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end-December 2001 and end-March 2002, to $135 billion. Real-denominated claims on Brazilian residents accounted for most of the contraction. Notwithstanding this decline, in the first quarter at least, reporting banks' experience in Argentina did not appear to lead to a significant re-evaluation of their current business activities in Brazil. At end-March, foreign banks' real-denominated claims on Brazilian residents exceeded their real-denominated liabilities by 56%, unchanged from end-December.3 While the difference was funded through dollar borrowing abroad, a substantial proportion of these dollar liabilities were invested in real-denominated government debt indexed to the exchange rate and so were effectively hedged. International claims on Brazilian banks and the public sector remained more or less unchanged, suggesting that banks were not unduly concerned about country risk. International claims on the non-bank private sector fell, with claims guaranteed by foreign corporations and other non-residents accounting for all of the decline. In contrast to Argentina, claims on Brazil on an ultimate risk basis rose to 99% of contractual foreign claims in the first quarter.

Turning to other regions, in Africa and the Middle East banks extended the maturity of their international positions. Claims with a maturity of one year or less declined by $4 billion to 50% of international claims from 53%. This decline was fully offset by a rise in claims with a maturity of over one year, leaving outstanding foreign claims on the region unchanged at $143 billion on a contractual basis. The sectoral distribution of claims was also broadly unchanged. French banks remained the largest bank creditors, accounting for 21% of foreign claims on the region, while in the year to March 2002 UK banks increased their market share by 1 percentage point, to 19%.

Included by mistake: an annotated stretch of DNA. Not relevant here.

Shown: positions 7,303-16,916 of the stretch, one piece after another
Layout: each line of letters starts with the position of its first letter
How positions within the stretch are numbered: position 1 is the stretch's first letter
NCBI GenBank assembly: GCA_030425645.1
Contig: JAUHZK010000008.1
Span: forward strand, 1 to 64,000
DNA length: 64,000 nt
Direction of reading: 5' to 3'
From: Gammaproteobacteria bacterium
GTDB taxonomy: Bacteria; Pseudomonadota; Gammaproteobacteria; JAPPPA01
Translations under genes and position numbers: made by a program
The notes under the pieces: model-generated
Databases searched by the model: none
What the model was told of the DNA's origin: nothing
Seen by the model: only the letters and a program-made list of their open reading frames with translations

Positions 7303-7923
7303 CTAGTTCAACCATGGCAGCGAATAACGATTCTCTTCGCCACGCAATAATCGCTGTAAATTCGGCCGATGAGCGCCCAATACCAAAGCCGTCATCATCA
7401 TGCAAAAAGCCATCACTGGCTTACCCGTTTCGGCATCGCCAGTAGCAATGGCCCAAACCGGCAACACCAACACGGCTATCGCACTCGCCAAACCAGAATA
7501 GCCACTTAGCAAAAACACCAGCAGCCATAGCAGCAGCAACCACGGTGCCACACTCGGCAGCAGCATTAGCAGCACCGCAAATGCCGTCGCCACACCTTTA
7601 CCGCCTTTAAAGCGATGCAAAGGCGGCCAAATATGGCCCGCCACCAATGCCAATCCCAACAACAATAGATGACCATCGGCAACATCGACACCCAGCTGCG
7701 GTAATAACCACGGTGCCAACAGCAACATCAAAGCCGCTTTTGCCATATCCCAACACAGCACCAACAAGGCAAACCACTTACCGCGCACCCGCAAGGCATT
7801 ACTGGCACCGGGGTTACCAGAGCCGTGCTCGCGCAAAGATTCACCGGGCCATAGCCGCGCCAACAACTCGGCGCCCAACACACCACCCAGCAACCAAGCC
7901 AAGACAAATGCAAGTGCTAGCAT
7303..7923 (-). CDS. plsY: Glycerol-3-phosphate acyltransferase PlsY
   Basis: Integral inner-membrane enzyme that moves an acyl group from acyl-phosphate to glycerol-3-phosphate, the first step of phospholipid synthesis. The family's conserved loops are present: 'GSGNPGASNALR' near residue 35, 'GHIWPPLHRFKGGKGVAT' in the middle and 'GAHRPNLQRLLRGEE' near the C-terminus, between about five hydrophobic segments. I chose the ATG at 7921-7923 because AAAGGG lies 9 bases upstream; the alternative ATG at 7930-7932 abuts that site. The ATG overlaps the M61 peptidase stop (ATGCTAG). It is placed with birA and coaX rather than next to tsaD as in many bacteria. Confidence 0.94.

In Asia, short-term claims continued to increase as a percentage of international claims. Claims with a maturity of one year or less rose to 48% of international claims at end-March 2002 from 46% at end-December 2001, boosting outstanding foreign claims on the region slightly to $387 billion on a contractual basis. Lending to the public sector and non-bank private sector increased short-term claims on Korea to 63% from 58%. In Taiwan, China, interbank activity led to a 3 percentage point rise in short-term claims, to 70% of international claims.


1 A second set of BIS international banking statistics - the locational statistics - will be released on 9 September 2002 in the BIS Quarterly Review: International banking and financial market developments. The consolidated banking statistics provide a measure of the foreign exposure of national banking systems, while the locational statistics provide a better approximation of cross-border capital flows. A currency breakdown is not available for the consolidated statistics, and so exchange rate movements can result in changes in outstanding consolidated positions reported in US dollars even when positions remain unchanged. The explanatory notes at the end of this press release describe the consolidated statistics in more detail, and the statistical annex of the BIS Quarterly Review outlines the main differences between the two sets of international banking statistics. The consolidated and locational banking statistics are available on the BIS website (www.bis.org) and in the statistical annex of the BIS Quarterly Review. They are also included in the joint BIS-IMF-OECD-World Bank quarterly release on external debt (www.bis.org/publ/r_debt.htm).

2 "Foreign claims" comprise BIS reporting banks' cross-border claims plus their foreign affiliates' local claims on residents. "International claims" are defined as reporting banks' cross-border claims plus their foreign affiliates' local claims on residents denominated in foreign currencies.

3 The United States includes local claims in foreign currencies indistinguishably with local claims in local currencies. Therefore, when comparing local claims in local currencies to local liabilities in local currencies, US data are excluded.